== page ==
Over 40 applications and four job interviews later, third-year chemical engineering student, Aleks Krunic is still at risk of falling behind another year.

Enrolled in one of Ryerson’s oldest co-operative education programs, Krunic thought going into chemical engineering would give him a head start in the “real-world” after graduation. But what he didn’t expect was the stiff job market even for co-op placements.

Students working in the chemical engineering lab (Jenn Yoo / Ryersonian Staff)

Students working in the chemical engineering lab. (Jenn Yoo / Ryersonian Staff)

“We have no control over the job hunt as students. It’s definitely a lot of luck, not just hard work,” Krunic said, recalling a friend who applied to over 50 positions, but ended up with no job.  “It’s all luck.”

The purpose of co-op programs is to integrate academics with career-related experience in relevant professional work placements. The curricula for these programs involve alternating paid full-time work semesters with academic study semesters, usually beginning after the students’ second year. With these work terms, co-op programs, like chemical engineering, are often lengthened to five-year studies.

Despite these benefits of co-op, what many people don’t know is the immense pressure for students to find a co-op placement. In chemical engineering, students must fulfill a minimum of 16 months of co-op, or 12 months with an additional course.

“They expect us to study, do assignments, research and apply – while most students are just studying,” said Krunic.

On top of the workload, students are worried with how competitive co-op placements are getting. In the tight job market, chemical engineering students are not only competing with each other, but with other schools like the University of Waterloo and University of Calgary, both of which have reputable co-op programs for chemical engineering.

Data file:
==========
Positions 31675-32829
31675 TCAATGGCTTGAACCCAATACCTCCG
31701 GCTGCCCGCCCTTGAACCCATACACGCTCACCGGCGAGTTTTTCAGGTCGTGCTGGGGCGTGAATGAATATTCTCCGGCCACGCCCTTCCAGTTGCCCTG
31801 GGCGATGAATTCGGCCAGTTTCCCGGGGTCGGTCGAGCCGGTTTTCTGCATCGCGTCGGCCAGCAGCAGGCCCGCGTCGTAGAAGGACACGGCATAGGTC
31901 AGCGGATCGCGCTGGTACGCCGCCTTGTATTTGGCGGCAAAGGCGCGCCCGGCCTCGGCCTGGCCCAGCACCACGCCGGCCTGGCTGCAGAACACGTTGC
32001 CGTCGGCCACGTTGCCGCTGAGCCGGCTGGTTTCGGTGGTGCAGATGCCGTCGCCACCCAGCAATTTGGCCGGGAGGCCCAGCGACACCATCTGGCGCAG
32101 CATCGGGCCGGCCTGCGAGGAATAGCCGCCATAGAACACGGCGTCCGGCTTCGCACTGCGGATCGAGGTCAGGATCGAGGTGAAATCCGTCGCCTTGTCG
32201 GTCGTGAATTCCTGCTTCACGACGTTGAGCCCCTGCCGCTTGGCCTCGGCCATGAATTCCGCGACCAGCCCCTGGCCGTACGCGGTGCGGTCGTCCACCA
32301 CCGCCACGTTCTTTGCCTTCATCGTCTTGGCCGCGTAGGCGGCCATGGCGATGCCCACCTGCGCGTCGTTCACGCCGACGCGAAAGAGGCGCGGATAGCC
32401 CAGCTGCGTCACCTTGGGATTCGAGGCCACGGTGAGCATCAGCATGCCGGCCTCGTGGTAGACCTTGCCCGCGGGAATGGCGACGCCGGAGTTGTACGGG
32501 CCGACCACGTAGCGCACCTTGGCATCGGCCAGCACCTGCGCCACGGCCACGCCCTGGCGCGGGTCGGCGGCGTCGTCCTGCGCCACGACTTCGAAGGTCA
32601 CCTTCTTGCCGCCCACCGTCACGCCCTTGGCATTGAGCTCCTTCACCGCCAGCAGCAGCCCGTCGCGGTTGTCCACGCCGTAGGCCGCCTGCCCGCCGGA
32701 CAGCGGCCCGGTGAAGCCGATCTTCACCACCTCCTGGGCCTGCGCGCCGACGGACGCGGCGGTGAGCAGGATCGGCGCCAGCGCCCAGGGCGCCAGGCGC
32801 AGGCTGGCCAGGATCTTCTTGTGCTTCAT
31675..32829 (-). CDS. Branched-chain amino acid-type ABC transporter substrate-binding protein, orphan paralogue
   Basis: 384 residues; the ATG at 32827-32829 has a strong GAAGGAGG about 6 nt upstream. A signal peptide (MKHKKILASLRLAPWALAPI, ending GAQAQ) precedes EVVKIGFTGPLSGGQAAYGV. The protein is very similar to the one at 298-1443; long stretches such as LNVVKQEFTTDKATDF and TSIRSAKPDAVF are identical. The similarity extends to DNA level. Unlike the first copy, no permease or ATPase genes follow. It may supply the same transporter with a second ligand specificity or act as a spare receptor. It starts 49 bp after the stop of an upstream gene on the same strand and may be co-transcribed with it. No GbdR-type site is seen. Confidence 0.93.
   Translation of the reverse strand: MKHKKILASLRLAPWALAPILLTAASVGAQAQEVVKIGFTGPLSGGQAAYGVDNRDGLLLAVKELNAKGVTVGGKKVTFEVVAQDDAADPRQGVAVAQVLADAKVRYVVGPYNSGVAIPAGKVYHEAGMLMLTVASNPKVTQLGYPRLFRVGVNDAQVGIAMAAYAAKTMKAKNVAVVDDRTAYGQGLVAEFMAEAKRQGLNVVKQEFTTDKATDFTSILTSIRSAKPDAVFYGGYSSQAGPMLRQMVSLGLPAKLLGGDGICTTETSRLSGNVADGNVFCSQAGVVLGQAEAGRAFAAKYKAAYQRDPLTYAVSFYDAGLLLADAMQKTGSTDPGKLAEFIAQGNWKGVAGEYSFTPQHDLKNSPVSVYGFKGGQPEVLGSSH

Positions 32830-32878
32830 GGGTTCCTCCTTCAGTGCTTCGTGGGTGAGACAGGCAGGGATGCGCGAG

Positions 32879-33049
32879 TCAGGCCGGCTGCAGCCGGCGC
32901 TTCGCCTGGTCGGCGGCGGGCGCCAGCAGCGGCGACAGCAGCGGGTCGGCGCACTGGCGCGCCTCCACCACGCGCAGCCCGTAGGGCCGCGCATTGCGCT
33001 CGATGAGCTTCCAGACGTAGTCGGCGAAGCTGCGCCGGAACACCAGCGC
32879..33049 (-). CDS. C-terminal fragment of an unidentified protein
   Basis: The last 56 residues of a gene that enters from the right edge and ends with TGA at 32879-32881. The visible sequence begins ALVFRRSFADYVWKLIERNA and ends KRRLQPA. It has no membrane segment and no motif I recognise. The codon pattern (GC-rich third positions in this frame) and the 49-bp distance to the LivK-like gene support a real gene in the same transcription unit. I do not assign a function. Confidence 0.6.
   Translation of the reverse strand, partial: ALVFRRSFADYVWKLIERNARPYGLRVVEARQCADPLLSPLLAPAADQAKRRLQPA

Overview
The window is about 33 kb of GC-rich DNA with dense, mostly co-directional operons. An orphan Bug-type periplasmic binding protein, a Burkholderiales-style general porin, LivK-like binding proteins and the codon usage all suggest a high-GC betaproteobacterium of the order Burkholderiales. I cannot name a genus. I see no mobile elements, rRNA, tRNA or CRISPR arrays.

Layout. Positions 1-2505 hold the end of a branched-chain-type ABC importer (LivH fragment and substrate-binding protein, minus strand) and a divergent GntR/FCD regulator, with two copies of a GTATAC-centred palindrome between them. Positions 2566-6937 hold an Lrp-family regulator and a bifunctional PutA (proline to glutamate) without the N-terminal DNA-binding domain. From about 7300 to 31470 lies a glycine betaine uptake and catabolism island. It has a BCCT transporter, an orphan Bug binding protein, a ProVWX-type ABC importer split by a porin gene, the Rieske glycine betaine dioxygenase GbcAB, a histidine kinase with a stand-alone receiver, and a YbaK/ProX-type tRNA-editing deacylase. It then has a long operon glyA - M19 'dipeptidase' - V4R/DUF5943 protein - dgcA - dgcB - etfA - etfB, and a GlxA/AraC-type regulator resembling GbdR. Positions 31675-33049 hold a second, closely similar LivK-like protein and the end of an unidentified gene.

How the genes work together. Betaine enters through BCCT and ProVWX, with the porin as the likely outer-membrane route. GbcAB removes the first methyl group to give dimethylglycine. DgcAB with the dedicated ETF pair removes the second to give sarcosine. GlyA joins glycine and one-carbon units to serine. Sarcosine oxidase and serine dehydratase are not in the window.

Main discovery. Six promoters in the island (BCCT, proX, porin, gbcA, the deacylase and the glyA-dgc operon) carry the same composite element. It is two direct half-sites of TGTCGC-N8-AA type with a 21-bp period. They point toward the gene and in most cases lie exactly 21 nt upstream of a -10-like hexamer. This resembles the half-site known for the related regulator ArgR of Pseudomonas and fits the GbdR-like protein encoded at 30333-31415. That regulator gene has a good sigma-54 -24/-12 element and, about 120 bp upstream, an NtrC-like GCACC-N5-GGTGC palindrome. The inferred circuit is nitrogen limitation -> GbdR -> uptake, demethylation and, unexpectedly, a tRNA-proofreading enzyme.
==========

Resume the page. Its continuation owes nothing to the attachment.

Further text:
To help students find jobs, Ryerson offers PlacePro, an online job board with postings relative to their program. Companies from related industries provide job postings to the Office of Co-Operative Education at Ryerson and students are able to apply to these jobs on PlacePro.

However, according to several students The Ryersonian has spoken with, PlacePro is not the most reliable platform for the co-op job hunt. Most of the job opportunities on PlacePro are not exclusive to Ryerson students, and some are links to other external postings on websites like Indeed.

Students like Krunic hoped that Ryerson had more connections to industry professionals when their first co-op search began.

Due to the competition and lack of success on PlacePro, students have been turning to other resources to find a placement.

Eileen Mendoza found her position through a method many students don’t even consider – cold-calls.

Cold-calling for co-op is when a student phones the human resources department of a potential employer, ready to inquire about any available student opportunities and prepared to pitch themselves as a potential employee.